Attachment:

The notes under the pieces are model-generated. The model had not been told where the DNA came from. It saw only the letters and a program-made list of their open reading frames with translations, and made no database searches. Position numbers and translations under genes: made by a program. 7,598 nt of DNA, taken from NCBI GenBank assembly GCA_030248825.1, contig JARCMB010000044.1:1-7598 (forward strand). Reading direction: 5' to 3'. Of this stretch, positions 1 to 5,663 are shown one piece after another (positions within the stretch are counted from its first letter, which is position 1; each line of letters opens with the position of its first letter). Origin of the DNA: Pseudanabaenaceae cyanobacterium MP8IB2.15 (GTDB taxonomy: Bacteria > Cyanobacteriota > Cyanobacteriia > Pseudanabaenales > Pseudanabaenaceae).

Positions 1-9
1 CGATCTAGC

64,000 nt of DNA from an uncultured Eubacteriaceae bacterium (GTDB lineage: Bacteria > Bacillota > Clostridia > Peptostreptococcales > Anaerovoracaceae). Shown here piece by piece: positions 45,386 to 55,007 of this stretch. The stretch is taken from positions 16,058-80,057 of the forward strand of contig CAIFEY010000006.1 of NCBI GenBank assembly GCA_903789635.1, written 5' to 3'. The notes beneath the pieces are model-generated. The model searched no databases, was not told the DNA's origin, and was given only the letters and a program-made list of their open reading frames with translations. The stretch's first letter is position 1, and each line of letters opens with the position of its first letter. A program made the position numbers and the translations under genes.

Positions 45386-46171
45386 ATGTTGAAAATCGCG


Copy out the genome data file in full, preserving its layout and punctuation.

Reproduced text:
The notes under the pieces are model-generated. The model had not been told where the DNA came from. It saw only the letters and a program-made list of their open reading frames with translations, and made no database searches. Position numbers and translations under genes: made by a program. 7,598 nt of DNA, taken from NCBI GenBank assembly GCA_030248825.1, contig JARCMB010000044.1:1-7598 (forward strand). Reading direction: 5' to 3'. Of this stretch, positions 1 to 5,663 are shown one piece after another (positions within the stretch are counted from its first letter, which is position 1; each line of letters opens with the position of its first letter). Origin of the DNA: Pseudanabaenaceae cyanobacterium MP8IB2.15 (GTDB taxonomy: Bacteria > Cyanobacteriota > Cyanobacteriia > Pseudanabaenales > Pseudanabaenaceae).

Positions 1-9
1 CGATCTAGC

64,000 nt of DNA from an uncultured Eubacteriaceae bacterium (GTDB lineage: Bacteria > Bacillota > Clostridia > Peptostreptococcales > Anaerovoracaceae). Shown here piece by piece: positions 45,386 to 55,007 of this stretch. The stretch is taken from positions 16,058-80,057 of the forward strand of contig CAIFEY010000006.1 of NCBI GenBank assembly GCA_903789635.1, written 5' to 3'. The notes beneath the pieces are model-generated. The model searched no databases, was not told the DNA's origin, and was given only the letters and a program-made list of their open reading frames with translations. The stretch's first letter is position 1, and each line of letters opens with the position of its first letter. A program made the position numbers and the translations under genes.

Positions 45386-46171
45386 ATGTTGAAAATCGCG